introduction to BNF, concrete syntax trees

"markww" <markww@gmail.com>
25 Sep 2006 01:16:28 -0400

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introduction to BNF, concrete syntax trees markww@gmail.com (markww) (2006-09-25)
Re: introduction to BNF, concrete syntax trees mailbox@dmitry-kazakov.de (Dmitry A. Kazakov) (2006-09-25)
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From: "markww" <markww@gmail.com>
Newsgroups: comp.compilers
Date: 25 Sep 2006 01:16:28 -0400
Organization: Compilers Central
Keywords: parse, question

Hi,


I'm just starting to look at BNF. I have to take a simple expression
like:


          (A + B * C) * D


and create a concrete syntax tree of it. Before I start writing my
application to parse the above, I need to understand how to do this on
a piece of paper. My first thought is to tokenize (by whitespace) every
component of the statement, then label its type. I have 3 types to
choose from:


f = factor
t = term
e = expression


with the following rules:


expression ::= exp "+" exp |
                                            exp "-" exp |
                                            term


term ::= term "*" factor |
                          term "\" factor |
                          factor


factor ::= number |
                            identifier |
                            "(" expression ")"


so it must be possible to keep looping through the tokens, merging
adjacent pairs that follow the above rules until I end up with one node
right? (more than one node would indicate an error in the expression?).


So my first pass would look like this:


                          f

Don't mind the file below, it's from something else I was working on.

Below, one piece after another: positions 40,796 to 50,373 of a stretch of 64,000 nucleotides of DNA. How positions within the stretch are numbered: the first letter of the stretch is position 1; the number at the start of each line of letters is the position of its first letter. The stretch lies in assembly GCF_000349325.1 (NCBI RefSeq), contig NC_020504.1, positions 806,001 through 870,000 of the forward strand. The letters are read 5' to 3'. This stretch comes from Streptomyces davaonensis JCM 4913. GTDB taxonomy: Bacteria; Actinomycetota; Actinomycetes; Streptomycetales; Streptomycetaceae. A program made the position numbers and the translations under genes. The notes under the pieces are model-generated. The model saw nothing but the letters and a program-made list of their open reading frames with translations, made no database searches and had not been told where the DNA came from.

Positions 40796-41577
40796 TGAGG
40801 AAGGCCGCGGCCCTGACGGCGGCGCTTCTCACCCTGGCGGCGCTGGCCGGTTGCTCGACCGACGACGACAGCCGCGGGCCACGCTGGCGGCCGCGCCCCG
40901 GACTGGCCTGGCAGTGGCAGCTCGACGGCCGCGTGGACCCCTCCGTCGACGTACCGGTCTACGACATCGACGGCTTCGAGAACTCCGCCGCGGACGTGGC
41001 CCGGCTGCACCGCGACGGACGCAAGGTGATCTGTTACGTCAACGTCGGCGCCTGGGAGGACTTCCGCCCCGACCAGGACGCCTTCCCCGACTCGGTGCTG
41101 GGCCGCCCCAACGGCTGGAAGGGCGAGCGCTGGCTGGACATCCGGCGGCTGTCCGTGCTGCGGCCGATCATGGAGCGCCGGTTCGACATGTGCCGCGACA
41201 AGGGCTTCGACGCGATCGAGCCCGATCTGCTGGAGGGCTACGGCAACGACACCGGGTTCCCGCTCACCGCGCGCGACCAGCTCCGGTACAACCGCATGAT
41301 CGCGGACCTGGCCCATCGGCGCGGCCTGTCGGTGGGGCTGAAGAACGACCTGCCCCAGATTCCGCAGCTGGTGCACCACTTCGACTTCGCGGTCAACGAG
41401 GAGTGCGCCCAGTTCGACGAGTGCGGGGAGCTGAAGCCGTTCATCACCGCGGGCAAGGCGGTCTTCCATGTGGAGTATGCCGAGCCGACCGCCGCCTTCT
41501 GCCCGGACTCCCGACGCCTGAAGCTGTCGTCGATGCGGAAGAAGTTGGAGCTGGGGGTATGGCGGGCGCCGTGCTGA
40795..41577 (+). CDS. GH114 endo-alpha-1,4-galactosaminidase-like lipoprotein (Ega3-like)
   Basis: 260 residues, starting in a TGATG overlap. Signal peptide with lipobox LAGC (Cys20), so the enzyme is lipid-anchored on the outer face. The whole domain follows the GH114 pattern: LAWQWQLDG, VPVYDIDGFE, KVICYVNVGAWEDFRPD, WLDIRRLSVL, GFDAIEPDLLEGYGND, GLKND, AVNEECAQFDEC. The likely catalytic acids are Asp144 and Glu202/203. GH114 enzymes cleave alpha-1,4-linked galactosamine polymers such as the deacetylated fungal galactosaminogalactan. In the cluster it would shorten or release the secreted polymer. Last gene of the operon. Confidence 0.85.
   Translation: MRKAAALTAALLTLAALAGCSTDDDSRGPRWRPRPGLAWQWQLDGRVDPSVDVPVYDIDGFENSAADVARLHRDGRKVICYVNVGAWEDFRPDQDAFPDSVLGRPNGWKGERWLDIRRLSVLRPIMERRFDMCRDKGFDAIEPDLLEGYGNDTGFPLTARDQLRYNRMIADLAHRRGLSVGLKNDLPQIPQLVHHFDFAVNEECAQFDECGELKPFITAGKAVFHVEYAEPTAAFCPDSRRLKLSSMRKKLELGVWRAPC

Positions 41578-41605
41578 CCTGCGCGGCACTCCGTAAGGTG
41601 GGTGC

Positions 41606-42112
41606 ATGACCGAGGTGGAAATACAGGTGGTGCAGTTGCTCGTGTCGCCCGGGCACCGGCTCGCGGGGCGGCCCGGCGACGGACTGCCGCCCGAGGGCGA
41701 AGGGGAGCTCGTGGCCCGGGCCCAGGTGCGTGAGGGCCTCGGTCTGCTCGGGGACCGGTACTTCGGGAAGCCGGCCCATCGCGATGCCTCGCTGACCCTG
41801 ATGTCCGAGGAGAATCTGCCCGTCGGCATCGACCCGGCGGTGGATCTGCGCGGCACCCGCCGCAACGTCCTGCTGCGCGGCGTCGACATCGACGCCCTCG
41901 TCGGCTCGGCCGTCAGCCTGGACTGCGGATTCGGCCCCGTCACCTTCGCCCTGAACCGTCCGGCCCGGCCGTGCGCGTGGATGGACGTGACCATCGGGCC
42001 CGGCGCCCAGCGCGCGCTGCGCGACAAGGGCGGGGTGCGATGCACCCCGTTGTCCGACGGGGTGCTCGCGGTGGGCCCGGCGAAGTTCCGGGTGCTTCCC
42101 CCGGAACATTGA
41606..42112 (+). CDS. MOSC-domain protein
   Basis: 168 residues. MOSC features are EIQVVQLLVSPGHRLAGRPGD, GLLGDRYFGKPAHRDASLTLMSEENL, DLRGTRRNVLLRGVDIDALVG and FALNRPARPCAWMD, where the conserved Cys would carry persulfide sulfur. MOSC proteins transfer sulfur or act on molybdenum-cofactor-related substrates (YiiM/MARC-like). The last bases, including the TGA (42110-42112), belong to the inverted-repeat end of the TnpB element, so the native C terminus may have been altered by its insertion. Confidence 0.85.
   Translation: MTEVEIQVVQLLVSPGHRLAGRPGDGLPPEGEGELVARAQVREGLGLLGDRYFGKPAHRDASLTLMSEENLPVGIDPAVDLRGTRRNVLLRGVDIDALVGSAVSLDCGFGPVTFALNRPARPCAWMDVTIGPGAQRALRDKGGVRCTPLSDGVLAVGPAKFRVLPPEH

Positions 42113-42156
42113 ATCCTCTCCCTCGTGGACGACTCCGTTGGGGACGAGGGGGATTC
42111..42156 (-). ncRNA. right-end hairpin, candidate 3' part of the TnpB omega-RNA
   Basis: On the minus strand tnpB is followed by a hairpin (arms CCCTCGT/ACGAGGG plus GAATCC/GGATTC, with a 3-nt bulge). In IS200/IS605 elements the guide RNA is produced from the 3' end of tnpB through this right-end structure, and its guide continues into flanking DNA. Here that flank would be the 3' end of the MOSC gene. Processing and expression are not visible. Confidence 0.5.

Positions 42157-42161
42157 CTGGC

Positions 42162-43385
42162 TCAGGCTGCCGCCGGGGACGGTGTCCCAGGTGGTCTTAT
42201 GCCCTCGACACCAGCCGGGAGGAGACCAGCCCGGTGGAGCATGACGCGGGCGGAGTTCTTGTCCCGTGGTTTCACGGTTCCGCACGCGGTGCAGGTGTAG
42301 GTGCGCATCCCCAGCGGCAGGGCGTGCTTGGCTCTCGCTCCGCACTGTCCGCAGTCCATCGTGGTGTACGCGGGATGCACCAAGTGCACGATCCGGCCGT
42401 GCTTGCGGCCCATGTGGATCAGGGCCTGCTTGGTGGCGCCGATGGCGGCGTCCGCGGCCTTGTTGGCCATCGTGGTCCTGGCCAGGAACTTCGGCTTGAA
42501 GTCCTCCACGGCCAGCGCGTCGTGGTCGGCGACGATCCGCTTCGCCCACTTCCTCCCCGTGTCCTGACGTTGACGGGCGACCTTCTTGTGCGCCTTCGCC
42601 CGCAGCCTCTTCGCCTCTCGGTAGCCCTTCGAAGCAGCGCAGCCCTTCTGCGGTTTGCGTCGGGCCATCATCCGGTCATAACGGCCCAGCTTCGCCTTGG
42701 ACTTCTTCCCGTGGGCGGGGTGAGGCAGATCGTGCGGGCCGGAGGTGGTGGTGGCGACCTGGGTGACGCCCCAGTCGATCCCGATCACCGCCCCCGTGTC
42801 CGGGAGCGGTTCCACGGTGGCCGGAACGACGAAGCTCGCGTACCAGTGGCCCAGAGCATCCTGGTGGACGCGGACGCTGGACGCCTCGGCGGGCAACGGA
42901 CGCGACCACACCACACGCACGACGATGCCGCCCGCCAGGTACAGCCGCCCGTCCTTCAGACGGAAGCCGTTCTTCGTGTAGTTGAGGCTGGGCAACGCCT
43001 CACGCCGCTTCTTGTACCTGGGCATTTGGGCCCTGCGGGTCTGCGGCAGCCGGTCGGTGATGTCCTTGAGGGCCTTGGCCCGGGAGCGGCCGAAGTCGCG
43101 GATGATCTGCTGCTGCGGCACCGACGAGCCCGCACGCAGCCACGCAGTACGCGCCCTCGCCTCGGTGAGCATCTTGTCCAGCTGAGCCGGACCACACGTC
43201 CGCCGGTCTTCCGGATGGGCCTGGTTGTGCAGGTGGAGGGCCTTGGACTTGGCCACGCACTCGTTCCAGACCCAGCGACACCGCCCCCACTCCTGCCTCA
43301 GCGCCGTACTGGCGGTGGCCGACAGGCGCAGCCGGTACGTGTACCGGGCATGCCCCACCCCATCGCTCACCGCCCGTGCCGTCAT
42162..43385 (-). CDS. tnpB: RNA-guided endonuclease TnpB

|
----------------------------------
| |
| f e f t f | t f
| | | | | | | | |
( A + B * C ) * D




now I have to pass through again to try merging nodes I suppose. So the
first thing to look at is if I can merge any adjacent terms with
factors which would give me:


                          f
                          |
----------------------------------
| t | t
| | \ | | \
| f e f t f | t f
| | | | | | | | |
( A + B * C ) * D




pass through again I guess and try merging adjacent factors and terms
again. I am a bit confused here though. The A is just sitting there
unable to merge with anyone. But it can simply itself down to a term
right? So do I just now label it a term or leave it alone?


                              ------------ t ---
                            / \
                          f \
                          | \
---------------------------------- |
| t | |
| / | | |
| / t | t
| / | \ | | \
| f e f t f | t f
| | | | | | | | |
( A + B * C ) * D


Well I guess I just keep looping until there are no factors and terms
to merge. Then I can try merging adjacent terms and expressions:




                              ------------ t ---
                            / \
                          f \
                          | \
---------------------------------- |
| | |
| - e - | |
| / \ | |
| / t | |
| | / | | |
| | / t | t
| | / | \ | | \
| f e f t f | t f
| | | | | | | | |
( A + B * C ) * D


So again I'm not sure what to do with factors like the A that just have
been sitting there this whole time. Do I just keep simplying themselves
if possible from f -> t -> e?


Any advice would be great. A simple walk through of an expression like
A + B * C would be great.


Thanks,
Mark



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